Islamabad blinks at Taliban threat

Posted in Terrorism , Broader Middle East , Pakistan | 27-Jun-08 | Author: Syed Saleem Shahzad| Source: Asia Times

A British soldier from the NATO-led International Security Assistance Force patrols in the southern city of Kandahar June 22, 2008.

KARACHI - With grudging surprise, the North Atlantic Treaty Organization (NATO) has acknowledged the strength of the Taliban, illustrated by its repeated calls for more troops to be sent to Afghanistan, notably for the two important provinces of Kandahar and Khost.

There has even been speculation that these provinces might fall, significantly increasing the pressure on the US-backed government of President Hamid Karzai.

The NATO command reasoned the only response was joint operations with the Pakistani military along the Durand Line that separates Pakistan and Afghanistan, and Islamabad, under Washington's pressure, this year began preparations to cooperate.

But the Taliban's regional command was quick to show its muscle in the Pakistani tribal areas, forcing Pakistan to resort to dialogue, leaving NATO alone on the battle fields of Afghanistan to face its stiffest test since 2001 when the US invaded the country and ousted the Taliban.

Earlier, the Taliban had lost their grip in Helmand province in the face of a joint British and American offensive in Garmser, in the south of the province. With logistical difficulties and high casualties, the Taliban's reply was to move into Kandahar and Khost, rather than attempt to retain their positions in Helmand.

The Kandahar jailbreak this month, a meticulously planned Taliban operation combining heavily armed fighters and suicide bombers, was the first operation since the switch from Helmand to Kandahar. More than 2,500 prisoners (contrary to claims of 1,100 mentioned in the media) were freed.

More terror was generated through the killings of pro-government tribal elders in Kandahar. As a result, tribal loyalties changed in favor of the powerful - the Taliban.

Now the Taliban stand face-to-face with NATO in several districts, including Panjwai and Zair and around the provincial capital Kandahar, much as the two sides had faced off in Helmand province.

While these events were unfolding, the Taliban made another significant move in Khost. More than 2,500 "precious assets" was mobilized from the North Waziristan tribal area in Pakistan to Khost, where, with the assistance of the local population, they established bases.

Significantly, the Taliban no longer need to retreat to the sanctuary of Pakistan's tribal areas when attacked by NATO - they now have secure bases deep in Khost.

This is the first time the Taliban have acquired such a tactical edge. The anti-Soviet mujahideen were in a similar position in 1988, a year before the Soviet withdrawal from Afghanistan, which it had invaded in 1979.

NATO is therefore keen to revive its pincer idea with Pakistan to secure the eastern border of the country. NATO would hold its side, while Pakistan would clamp down on the other side, cutting off the Taliban's supply lines into Afghanistan. The Taliban have extensive support bases in regions such as North Waziristan and South Waziristan.

American pressure for Pakistan to scrap its ceasefire deals with militants in Pakistan and launch operations was so strong that a Pakistani advisor to the prime minister, and also called the de facto premier, Rahman Malik, surprised the Pakistani military command two weeks ago by announcing the scrapping of peace deals with militants in Swat Valley in North-West Frontier Province (NWFP).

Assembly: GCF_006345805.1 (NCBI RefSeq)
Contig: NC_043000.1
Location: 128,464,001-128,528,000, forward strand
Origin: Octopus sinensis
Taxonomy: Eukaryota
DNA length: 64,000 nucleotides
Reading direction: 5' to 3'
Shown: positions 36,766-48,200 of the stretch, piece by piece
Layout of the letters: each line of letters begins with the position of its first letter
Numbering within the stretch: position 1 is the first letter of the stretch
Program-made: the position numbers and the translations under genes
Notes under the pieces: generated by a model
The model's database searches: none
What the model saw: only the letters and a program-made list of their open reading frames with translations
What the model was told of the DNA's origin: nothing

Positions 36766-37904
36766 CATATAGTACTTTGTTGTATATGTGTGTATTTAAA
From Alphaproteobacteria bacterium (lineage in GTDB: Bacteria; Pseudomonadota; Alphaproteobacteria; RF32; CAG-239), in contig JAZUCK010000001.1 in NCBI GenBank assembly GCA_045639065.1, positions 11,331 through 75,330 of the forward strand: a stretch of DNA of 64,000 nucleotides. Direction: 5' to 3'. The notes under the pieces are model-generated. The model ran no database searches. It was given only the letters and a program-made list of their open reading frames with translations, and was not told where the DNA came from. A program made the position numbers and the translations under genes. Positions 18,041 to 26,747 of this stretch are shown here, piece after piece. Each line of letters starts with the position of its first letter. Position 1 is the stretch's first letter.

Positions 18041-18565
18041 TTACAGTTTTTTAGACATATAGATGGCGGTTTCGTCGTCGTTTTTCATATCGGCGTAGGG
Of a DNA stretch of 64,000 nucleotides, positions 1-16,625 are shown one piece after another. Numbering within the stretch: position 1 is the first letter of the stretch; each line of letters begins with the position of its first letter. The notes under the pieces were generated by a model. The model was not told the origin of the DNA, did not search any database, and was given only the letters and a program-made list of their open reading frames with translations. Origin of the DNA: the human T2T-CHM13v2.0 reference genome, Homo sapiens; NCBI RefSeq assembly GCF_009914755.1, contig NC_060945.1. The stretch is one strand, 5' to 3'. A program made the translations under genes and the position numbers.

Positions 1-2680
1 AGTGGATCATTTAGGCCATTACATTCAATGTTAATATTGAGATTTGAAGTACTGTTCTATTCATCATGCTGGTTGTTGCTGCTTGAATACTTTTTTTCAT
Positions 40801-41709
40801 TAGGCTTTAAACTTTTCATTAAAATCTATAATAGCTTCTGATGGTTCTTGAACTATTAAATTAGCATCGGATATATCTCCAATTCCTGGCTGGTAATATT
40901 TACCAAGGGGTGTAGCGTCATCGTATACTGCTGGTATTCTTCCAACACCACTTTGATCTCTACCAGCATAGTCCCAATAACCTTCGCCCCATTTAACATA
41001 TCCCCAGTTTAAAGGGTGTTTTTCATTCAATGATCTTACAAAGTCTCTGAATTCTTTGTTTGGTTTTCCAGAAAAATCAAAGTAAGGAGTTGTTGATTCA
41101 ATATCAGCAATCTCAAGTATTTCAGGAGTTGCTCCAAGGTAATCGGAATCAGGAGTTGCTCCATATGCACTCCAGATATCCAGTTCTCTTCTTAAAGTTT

Rahman stirred the pot even more on Tuesday when, in the National Assembly, he announced the start of operations in the tribal areas any time soon.

This was the last thing the Taliban wanted to hear as they need to protect their supply lines for at least a few more months until winter sets in. Their response was swift and deadly.

Pro-Taliban tribal warlord Baitullah Mehsud's men seized Jandolla, a rural town 70 kilometers east of Wana, the main town in South Waziristan. Then they abducted 30 members of a government-appointed peace committee, killing most of them.

And for the first time, the Taliban revealed their impressive strength by entering the capital of NWFP, Peshawar. Last week the Taliban had also gone into Peshawar and kidnapped - and then released - 16 members of a local Christian community.

There is now a belief in security circles that should they want to, the Taliban could take the Peshawar Valley.

The Taliban also relayed a message to Islamabad that should the military begin operations in the tribal areas, a "reception", including several new groups, would be ready and waiting.

The show of power worked. Pakistani Prime Minister Yousuf Raza Gillani convened a high-level meeting on Wednesday afternoon, attended by all intelligence chiefs and Chief of Army Staff General Ashfaq Parvez Kiani, at which it was agreed that dialogue was the best way to deal with the militants.

Conscious of American concerns, Gillani passed the buck by announcing that any decision on military operations was in the hands of Kiani - an unenviable position.

NATO could wait a long time for the second arm of its pincer to be ready for action, and all the while the Taliban will consolidate in Kandahar and Khost.

Syed Saleem Shahzad is Asia Times Online's Pakistan Bureau Chief. He can be reached at [email protected]